It had been nearly 24 years to the day since The Meanies played their first gig, which also happened to be at The Tote and here they were once again.
The Meanies said in their press release “Thank fuck we’ve toured the world and elsewhere in between times or we’d be feelin’ pretty shit about that right now”. It was awesome seeing a new run of the legendary 1991 Gangrenous EP t-shirts at the merch table. The Tote is always a great place to be and with this line up, punters were psyched!
I only got to see some of The Dipsticks, but their self described “knucklehead rock” seemed right at home at The Tote – raw with lots of attitude.
If you’ve ever seen the ABC music quiz show Spicks and Specks you’ll know what I’m talking about, The Kremlings vocalist, Andre Merino, is a definite contender for Musician or Serial Killer. Don’t misunderstand me, I felt somewhat safe watching him devour not only his mic but also the attention of all those in the band room within about five seconds of starting. Merino though, is the real deal; classic Iggy Pop madness with a bit of Charles Manson in there for good measure.
Backed by a killer band, these guys should be playing headline spots the world over. The buzz around them at the moment is growing and well deserved. They have a beautifully cacophonous groove that just can’t be matched but it’s Merino that continually steals back your attention. He leads the charge to create the soundtrack to a crazed mental institution. Even his eyeballs look scared as they tried to escape his head. If that alone doesn’t get you salivating at the thought of seeing them live then their own unique blend of sludge punk will.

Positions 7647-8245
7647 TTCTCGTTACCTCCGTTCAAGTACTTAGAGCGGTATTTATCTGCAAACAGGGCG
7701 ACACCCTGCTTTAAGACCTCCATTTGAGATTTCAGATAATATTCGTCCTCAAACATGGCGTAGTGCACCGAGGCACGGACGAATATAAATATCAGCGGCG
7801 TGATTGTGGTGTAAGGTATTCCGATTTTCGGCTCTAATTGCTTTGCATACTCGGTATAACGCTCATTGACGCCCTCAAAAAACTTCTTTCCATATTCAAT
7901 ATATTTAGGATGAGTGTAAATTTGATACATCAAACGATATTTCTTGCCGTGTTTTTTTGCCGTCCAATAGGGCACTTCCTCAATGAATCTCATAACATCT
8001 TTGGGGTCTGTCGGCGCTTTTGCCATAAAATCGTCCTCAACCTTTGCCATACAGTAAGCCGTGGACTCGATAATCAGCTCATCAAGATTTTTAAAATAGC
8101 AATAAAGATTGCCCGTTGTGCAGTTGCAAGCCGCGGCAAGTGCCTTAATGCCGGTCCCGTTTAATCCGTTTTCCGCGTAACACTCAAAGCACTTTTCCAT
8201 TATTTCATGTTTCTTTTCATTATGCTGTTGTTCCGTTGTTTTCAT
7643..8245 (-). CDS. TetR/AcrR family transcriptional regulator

Batpiss started with screaming feedback and the sheer volume and intensity kept on going from there. Another band with a massive buzz surrounding them and if anyone didn’t understand why, tonight they were definitely set straight. With guitarist Paul Portal and bassist Thomy Cones facing each other in front of drummer, Marty Mortal, their energy and excitement was non-stop, hardcore punk and at times they’d drop it back for a sludgier feel. Props too go to Cones for the ‘Chooch’ from Top Cat sticker on his bass.
“We’ve been recording a new album this weekend. The first time since ’94. We’re starting with a new one, There’s A Gap” was Link’s intro The Meanies set and it’s straight into the new track. Its sound is classic Meanies yet it feels almost happier like it was written after listening to They Might Be Giants. The punters listened intently and took it in and it didn’t take long for them to start rocking out as the ol’ faithfuls came one after the other by way of What You Need, Meanie Way and especially once they kicked into Darkside Of My Mind. The old fans jumped in with the new and the ‘90s came back with a vengeance.
You can always rely on The Meanies to put on a solid set and their fans to mosh like crazy. Although some of the stage diving from those unsure seemed a little more like falling in rather than diving, well that is until Link jumped in himself! The guys played the usual set of classics including Gangrenous, Scum, Sorry ‘Bout The Violence, 10% Weird and their standard cover to finish that sounds as incredible as the original, Bored’s Feed The Dog. Amongst all the fun between old friends and new, bassist Wally brought up that ex-Meanie, Tas, would have turned 41 the next day had he not passed. Everyone raised a glass, rock in peace Tas.
Meanies set list:
There’s A Gap
Just What You Need
Darkside Of My Mind
Sorry ‘Bout The Violence
Ton Of Bricks
Feed The Dog (Bored)
Photos by Adam Russ – Right Eye Media.